I know it is a bit back-to-back with these examples, but I wanted to continue to share my learnings with you, as I continue down the “Tenant Provisioning POC” path with my team. Today it is all about dynamically creating Virtual Machine Manager Run As accounts for use as parameters during Service Template deployment.
Note This post will be best understood if you check out my most recent previous post:
Use Case Scenario
Here is the high level breakdown of the scenario in this blog post (all steps are performed with PowerShell against Virtual Machine Manager):
- Dynamically Create a VMM Run As Account
- Grant a VMM Tenant Administrator User Role Permissions to that VMM Run As Account
- Build Out a Settings Hash Table to include that Granted VMM Run As Account
- Leveraging that Settings Hash Table, Set the VMM Service Template Global Setting Parameters “OnBehalfOf” that User Role
Note While other parameters can (and do) exist in this example, only the extended portions to the previously blogged script will be highlighted for the Run As Account parameter below.
Again, before we dive in, let’s take a quick look at some of these concepts…
VMM Run As Accounts
Run As Accounts are pretty common, whether they are created and leveraged within VMM or not.
Within VMM, they can be found and configured within Settings – Security – Run As Accounts:
You can create them manually, or leverage PowerShell (as seen in the example below).
For more information about VMM Run As Accounts, please refer to the following: Configuring Run As Accounts in VMM
What? A Service Template can take a Run As Account as a Parameter?
Here are two common examples:
The following image illustrates the usage of a Run As Account as a Parameter in the OS Configuration – Networking Configuration:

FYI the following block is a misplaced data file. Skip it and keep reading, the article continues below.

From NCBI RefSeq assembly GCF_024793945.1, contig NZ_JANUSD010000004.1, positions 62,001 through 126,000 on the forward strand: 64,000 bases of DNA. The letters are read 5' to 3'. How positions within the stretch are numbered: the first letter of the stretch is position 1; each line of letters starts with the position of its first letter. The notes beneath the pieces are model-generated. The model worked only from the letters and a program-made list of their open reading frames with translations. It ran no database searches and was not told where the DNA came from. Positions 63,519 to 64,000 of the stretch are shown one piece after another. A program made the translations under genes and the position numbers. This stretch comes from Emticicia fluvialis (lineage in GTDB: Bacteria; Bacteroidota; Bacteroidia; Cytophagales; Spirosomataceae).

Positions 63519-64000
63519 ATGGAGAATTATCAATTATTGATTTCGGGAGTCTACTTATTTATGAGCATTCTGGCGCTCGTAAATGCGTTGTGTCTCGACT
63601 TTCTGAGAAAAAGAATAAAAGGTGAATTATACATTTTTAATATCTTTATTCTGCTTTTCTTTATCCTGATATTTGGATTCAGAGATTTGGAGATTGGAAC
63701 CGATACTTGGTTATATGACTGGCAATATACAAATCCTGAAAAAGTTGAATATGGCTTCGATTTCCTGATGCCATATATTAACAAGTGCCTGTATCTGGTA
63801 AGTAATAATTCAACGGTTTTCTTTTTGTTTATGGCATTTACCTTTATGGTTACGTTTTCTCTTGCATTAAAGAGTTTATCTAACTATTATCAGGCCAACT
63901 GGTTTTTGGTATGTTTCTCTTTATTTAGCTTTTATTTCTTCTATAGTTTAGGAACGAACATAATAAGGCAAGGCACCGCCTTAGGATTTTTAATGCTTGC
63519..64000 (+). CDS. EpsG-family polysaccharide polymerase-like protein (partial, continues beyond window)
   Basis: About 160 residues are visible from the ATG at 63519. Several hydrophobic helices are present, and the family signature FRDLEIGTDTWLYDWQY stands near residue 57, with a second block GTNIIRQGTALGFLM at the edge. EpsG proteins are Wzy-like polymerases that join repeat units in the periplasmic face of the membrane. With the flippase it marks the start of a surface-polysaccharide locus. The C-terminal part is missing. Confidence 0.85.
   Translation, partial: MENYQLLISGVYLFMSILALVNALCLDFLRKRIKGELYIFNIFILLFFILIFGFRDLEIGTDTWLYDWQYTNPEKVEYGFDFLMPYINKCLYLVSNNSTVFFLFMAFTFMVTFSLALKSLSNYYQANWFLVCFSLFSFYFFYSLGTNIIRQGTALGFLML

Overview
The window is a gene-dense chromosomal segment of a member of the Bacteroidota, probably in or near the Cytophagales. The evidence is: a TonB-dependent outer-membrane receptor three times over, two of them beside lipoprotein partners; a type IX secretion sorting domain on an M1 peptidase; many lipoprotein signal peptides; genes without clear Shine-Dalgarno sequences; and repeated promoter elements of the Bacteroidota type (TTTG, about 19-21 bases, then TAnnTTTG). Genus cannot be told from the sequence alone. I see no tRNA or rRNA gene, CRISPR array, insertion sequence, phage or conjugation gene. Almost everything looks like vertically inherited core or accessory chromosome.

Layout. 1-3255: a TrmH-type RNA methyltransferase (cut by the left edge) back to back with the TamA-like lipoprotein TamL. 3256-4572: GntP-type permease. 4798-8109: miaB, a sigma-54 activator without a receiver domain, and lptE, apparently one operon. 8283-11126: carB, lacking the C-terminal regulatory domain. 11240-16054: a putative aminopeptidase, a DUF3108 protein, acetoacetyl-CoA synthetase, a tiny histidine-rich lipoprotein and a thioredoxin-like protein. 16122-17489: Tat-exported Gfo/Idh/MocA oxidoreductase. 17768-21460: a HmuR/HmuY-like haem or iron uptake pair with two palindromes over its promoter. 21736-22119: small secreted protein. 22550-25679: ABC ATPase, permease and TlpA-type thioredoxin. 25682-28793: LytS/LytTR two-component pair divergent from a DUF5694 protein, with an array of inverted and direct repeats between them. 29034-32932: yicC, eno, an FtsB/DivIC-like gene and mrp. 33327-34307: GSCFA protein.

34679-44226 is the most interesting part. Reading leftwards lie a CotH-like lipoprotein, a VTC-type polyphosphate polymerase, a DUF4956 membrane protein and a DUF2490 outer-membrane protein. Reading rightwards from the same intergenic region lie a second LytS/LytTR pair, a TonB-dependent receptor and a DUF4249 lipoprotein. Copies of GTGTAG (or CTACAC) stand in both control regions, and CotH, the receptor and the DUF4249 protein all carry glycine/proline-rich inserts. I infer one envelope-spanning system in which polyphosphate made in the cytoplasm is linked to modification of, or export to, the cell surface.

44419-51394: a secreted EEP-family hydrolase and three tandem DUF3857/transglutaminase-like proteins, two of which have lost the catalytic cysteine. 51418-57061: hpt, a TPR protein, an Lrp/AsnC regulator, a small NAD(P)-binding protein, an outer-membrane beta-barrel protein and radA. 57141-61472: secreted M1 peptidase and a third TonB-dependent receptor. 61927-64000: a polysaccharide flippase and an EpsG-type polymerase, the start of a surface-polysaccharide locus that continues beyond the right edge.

The following image illustrates the usage of a Run As Account as a Parameter in the Application Configuration – Scripts Configuration:
But…Why would I want to leverage VMM Run As Accounts in VMM Service Templates?
While the following blog post, SC VMM 2012 Service Settings, outlines service setting usage in great detail, it boils down to two main reasons:
- Deployment time configurability
This particular service setting is further explained by the simple definition of VMM Run As Accounts: A Run As account is a container for a set of stored credentials.
So, for our example here, it is best to look at VMM Run As Accounts for Service Templates as a reusable container for stored credentials which allow for dynamic deploy time configurability.
Okay, now that we have those two things down, let’s get right to the scripts!
Create a VMM Run As Account
The following PowerShell workflow script (Create-SCRunAsAccount) will create a VMM Run As Account with the following settings:
- Run As Account Name: <Run As Account Name generated by Domain defined with parameter>
- User Name: <defined in script: “$Domain\Administrator”>
- Password: <defined in script as an example: “My5ecr3t”>
Example PowerShell workflow script for Create-SCRunAsAccount
Note Hardcoding of a plain text password is not best practice. Its usage here is strictly for example purposes. If this PowerShell is leveraged within SC Orchestrator or SMA, it could be easily obscured.
Calling the Create-SCRunAsAccount PowerShell workflow